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Thread: Post pump syndrome (neurological and vision problems)

  1. #1
    JenniferO Guest

    Default Post pump syndrome (neurological and vision problems)

    I am feeling very tired and discouraged because I am having so much difficulty with neurological symptoms including migraine visual auras, visual "ghosting", dizziness, and sort of a general mental confusion. The migraine stuff doesn't proceed to the painful headache stage, thank goodness, but includes the prism like lights, blank visual splotches, spinning pinwheel lights, etc. Pretty much the same symptoms I normally get with a migraine, but the difference is I used to only get them once every 2-3 months and I could get rid of them by just lying down and closing my eyes for awhile.

    I can't read because I can't see print, and my mind can't seem to sort out images and focus or concentrate. The horizontal lines of text don't follow a straight line but sort of meander around the page and it feels like the print kind of overlaps itself. Even magazine photos look distorted like some sort of impressionistic painting. It's difficult to read the computer screen. It's almost like what I would imagine being dyslexic would feel like - sort of like everything is upside down and backwards. I was assuming these kinds of things could be part of "post-pump syndrome" but yesterday they got bad enough that I got scared and called my cardiologist's office.

    Unfortunately my cardiologist is fishing somewhere in the Bahamas. They told me to go to the Emergency Room. Well, the Emergency Room turned it into this big "maybe she had a stroke in surgery" routine complete with MRI. Then they decided after they ran all the tests, that they were finding nothing and couldn't do anything else for me. My blood work showed I was still slightly anemic, but better than on Febrruary 11, which was the last blood profile they took in Cleveland. So they discharged me with a prescription for antivert and told me to go see an ENT (for innner ear problems) if I continued to feel dizzy. I then went over to the cardiology clinic and talked some more to my cardiologist's physicians' assistant. He then sent me to Eye Center to have my eyes checked out. Everything as far as my physical eye structures looked fine with no evidence of emboli, though I still couldn't read the eye chart and flunked some other visual tests. All in all, we were at the hospital from morning until 5:30 at night. I missed my pain medication and was feeling pretty drained and painful by the time we got home. This morning I went back to the hospital for an echocardiogram. They still feel uncomfortable giving me a prescription for some migraine medication, which was what I was hoping for from the beginning.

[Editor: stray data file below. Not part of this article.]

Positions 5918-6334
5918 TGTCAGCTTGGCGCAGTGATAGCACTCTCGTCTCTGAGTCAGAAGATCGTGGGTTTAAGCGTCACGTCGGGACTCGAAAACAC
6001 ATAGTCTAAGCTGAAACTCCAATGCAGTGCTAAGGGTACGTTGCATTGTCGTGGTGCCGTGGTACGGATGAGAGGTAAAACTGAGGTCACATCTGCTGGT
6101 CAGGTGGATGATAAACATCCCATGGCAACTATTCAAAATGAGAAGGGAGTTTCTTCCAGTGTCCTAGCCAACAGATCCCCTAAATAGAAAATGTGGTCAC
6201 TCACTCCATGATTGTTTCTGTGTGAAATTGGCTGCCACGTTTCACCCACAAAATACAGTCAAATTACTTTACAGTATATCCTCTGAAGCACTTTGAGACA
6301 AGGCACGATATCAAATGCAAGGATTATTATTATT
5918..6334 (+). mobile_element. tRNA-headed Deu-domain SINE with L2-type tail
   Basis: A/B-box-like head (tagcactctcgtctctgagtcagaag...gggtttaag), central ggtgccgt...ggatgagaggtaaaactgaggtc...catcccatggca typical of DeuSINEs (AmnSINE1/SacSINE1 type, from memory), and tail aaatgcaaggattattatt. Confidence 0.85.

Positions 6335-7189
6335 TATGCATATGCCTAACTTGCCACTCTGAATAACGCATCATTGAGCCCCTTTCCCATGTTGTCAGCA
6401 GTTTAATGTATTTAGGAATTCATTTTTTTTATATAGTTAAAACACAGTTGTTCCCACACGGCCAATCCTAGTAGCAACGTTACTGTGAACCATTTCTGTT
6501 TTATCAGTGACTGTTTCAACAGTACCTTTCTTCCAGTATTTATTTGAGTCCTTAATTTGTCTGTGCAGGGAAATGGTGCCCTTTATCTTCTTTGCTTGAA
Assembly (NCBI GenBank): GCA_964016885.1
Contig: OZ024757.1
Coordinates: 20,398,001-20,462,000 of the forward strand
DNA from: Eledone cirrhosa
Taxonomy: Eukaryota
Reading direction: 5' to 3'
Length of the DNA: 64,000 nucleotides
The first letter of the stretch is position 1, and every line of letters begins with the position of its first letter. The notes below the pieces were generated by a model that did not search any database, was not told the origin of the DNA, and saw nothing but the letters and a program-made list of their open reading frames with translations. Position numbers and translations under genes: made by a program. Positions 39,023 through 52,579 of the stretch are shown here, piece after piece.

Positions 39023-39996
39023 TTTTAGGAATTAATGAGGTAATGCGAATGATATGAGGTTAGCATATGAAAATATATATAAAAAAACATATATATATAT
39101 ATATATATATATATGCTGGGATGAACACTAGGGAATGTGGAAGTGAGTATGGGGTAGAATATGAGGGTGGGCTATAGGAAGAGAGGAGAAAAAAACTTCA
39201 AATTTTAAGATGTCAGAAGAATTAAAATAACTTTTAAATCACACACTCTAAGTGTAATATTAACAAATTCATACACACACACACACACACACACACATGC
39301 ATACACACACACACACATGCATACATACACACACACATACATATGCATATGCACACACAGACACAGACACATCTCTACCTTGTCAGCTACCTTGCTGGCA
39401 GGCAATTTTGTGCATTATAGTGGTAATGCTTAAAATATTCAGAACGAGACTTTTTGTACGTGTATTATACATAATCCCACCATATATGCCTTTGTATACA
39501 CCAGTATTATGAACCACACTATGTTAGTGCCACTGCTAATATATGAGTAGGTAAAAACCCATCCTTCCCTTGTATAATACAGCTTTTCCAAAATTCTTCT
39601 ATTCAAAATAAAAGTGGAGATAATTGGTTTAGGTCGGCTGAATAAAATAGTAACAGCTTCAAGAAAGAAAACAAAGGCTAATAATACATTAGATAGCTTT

In Cleveland, they had given me a prescription for a beta blocker called Coreg which I have been taking at 6.25 mg twice a day. The cardiology department here in Salt Lake is not sure why I would need the beta blocker since to my knowledge I never had any incidents of atrial fibrillation nor did I have a particularly enlarged ventricle. So, we are also weaning me off the Coreg to see if it may be the culprit for some of the side effects
    I'm experiencing. Dizziness, migraines, vision problems, depression, mental confusion are listed among the side effects of Coreg.

    This is all so discouraging because I don't have much I can do but sit in a kind of daze and try not to worry about if and when this might go away.

    The way it ended was that we are to wait another week or so and if things don't improve, they will send me to a neurologist for further evaluation.

    I do have a friend in New York who had mitral valve repair a little over a year ago. She reported she had similar symptoms, plus the double vision that Marty mentioned elsewhere, for about three months. She was treated with some migraine medications which helped.

    The doctors are frustrating in that they seem to resist the idea that these symptoms could be from the bypass pump, although I guess it's also good that they simply don't dismiss the symptoms automatically as post pump syndrome either.
    Last edited by JenniferO; February 21st, 2002 at 01:57 PM.

  2. #2
    Join Date
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    upstate New York
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    Default

    Hi Jennifer-

    So sorry you're having these problems, it must be beyond frustration. If I might ask, what meds are you on right now, perhaps you mentioned but I must have missed them. Some of the anesthesia hangs around in your system for a surprisingly long time, just enough to give symptoms here and there. That stuff they use is pretty potent. I bet when you are able to get off pain meds and with the passage of a little more time, things will improve. The pump doesn't help much either. Most of the pump stuff goes away within a few months

    A lot of people have concentration problems after this type of surgery, and I remember very vividly, Joe being not really "with it" and unable to read or do paper work, very forgetful, after all of his surgeries, heart and lung. It lasted for a while. He's a different man now, so I can tell you that time is your friend.

    It a good thing to have the various workups and I'm so glad they're pursuing the symptoms because sometimes there are little emboli which make themselves known and then disappear, never to be found on an MRI.